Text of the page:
Bangladeshi Terrorist Arrested for NY Fed Bank Attack Plot
A Bangladeshi man who came to the United States to wage jihad has been arrested in an elaborate FBI sting after attempting to blow up a fake car bomb outside the Federal Reserve building in Manhattan, US authorities said.
Before trying to carry out the alleged terrorism plot, Quazi Mohammad Rezwanul Ahsan Nafis went to a warehouse to help assemble a 1,000-pound bomb using inert material, according to a criminal complaint, CBS News reported.
He also asked an undercover agent to videotape him saying, "We will not stop until we attain victory or martyrdom," the complaint said.
Agents grabbed the 21-year-old Nafis - armed with a cellphone he believed was rigged as a detonator - after he made several attempts to blow up the bomb inside a vehicle parked next to the Federal Reserve.
It is possible US authorities may take other people into custody in this case. They are looking at least five other people who are associates of Nafis. If Nafis is convicted in this case, he could face life in prison.
US authorities emphasized that the plot never posed an actual risk. However, they claimed the case demonstrated the value of using sting operations to neutralize young extremists eager to harm Americans.
"Attempting to destroy a landmark building and kill or maim untold numbers of innocent bystanders is about as serious as the imagination can conjure," said Mary Galligan, acting head of the FBI's New York office. "The defendant faces appropriately severe consequences."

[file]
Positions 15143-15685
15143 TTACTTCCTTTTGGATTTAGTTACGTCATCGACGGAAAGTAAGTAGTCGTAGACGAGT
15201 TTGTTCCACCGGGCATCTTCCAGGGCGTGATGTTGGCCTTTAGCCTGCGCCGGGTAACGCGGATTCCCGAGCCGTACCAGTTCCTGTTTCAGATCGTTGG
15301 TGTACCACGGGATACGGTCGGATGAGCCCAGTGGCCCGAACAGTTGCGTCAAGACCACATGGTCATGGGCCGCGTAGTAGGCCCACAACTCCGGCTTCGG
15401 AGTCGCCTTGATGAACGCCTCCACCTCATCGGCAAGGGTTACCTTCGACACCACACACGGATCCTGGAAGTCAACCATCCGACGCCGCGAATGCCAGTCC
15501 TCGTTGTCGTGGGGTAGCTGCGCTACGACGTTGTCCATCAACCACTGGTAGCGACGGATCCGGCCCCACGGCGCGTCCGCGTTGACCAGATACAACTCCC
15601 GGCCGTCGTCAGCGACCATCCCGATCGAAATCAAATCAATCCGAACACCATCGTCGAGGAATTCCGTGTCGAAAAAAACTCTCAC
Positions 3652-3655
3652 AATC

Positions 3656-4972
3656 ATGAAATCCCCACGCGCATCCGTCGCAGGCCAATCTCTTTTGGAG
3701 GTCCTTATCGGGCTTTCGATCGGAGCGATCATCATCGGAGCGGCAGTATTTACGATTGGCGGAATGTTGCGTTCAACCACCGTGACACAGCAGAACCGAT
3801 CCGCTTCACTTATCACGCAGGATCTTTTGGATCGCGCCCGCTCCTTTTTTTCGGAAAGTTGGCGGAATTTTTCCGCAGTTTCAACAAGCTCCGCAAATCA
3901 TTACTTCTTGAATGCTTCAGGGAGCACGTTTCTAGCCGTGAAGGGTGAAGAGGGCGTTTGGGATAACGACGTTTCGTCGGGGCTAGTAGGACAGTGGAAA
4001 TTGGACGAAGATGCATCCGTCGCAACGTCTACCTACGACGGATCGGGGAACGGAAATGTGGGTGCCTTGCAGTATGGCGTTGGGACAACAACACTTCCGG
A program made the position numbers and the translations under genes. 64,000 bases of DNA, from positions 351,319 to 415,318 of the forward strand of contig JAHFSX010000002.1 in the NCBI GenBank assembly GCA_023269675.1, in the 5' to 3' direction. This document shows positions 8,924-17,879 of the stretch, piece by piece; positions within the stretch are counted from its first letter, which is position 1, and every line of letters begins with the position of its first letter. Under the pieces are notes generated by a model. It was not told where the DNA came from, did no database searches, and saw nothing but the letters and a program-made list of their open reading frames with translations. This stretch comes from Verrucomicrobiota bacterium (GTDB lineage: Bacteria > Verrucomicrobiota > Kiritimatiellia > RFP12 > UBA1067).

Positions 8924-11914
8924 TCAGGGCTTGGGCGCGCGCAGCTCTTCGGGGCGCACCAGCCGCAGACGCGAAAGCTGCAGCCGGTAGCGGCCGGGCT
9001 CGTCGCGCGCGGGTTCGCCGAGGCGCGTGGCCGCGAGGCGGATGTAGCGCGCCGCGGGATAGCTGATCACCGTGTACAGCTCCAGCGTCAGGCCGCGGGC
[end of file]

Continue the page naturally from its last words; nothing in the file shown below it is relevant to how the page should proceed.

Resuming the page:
Nafis appeared in federal court in Brooklyn to face charges of attempting to use a weapon of mass destruction and attempting to provide material support to Al Qaeda. Wearing a brown T-shirt and black jeans, he was ordered held without bail and did not enter a plea. His defense attorney had no comment outside court.
The defendant "reported having connections" to Al Qaeda, prosecutors said. But there was no allegation that he received training or direction from the terrorist group. Nafis was living in Queens.
Prosecutors say Nafis traveled to the US in January to carry out an attack. In July, he contacted a confidential informant, telling him he wanted to form a terror cell, the criminal complaint said.
In further conversations, authorities said Nafis proposed several spots for his attack, including the New York Stock Exchange -- and that in a written letter taking responsibility for the Federal Reserve job he was about to carry out, he said he wanted to "destroy America." Other communications took place through Facebook, the complaint said.
According to CBS News sources, the Bangladeshi's arrest was the result of a several-month investigation, and that the suspect is from Jamaica, Queens, in New York. Nafis was enrolled at Southeast Missouri State University for the spring semester earlier this year pursuing a degree in cyber security; he is not currently enrolled there.
New York City Police Commissioner Raymond Kelly said Nafis came to the US on a student visa. He said the man came under the guise of going to school in Missouri but was really plotting an attack. Kelly said the city remains at the top of the terrorist target list.
The bank in New York, located at 33 Liberty St., is one of 12 branches around the country that, along with the Board of Governors in Washington, make up the Federal Reserve System that serves as the central bank of the United States. It sets interest rates.
The Fed is also home to "the world's largest accumulation of gold," according to the bank's website. Dozens of governments and central banks store a portion of their gold reserves in high-security vaults deep beneath the building. In recent years, it held 216 million troy ounces of gold, or more than a fifth of all global monetary gold reserves, making it a bigger bullion depository than Fort Knox.
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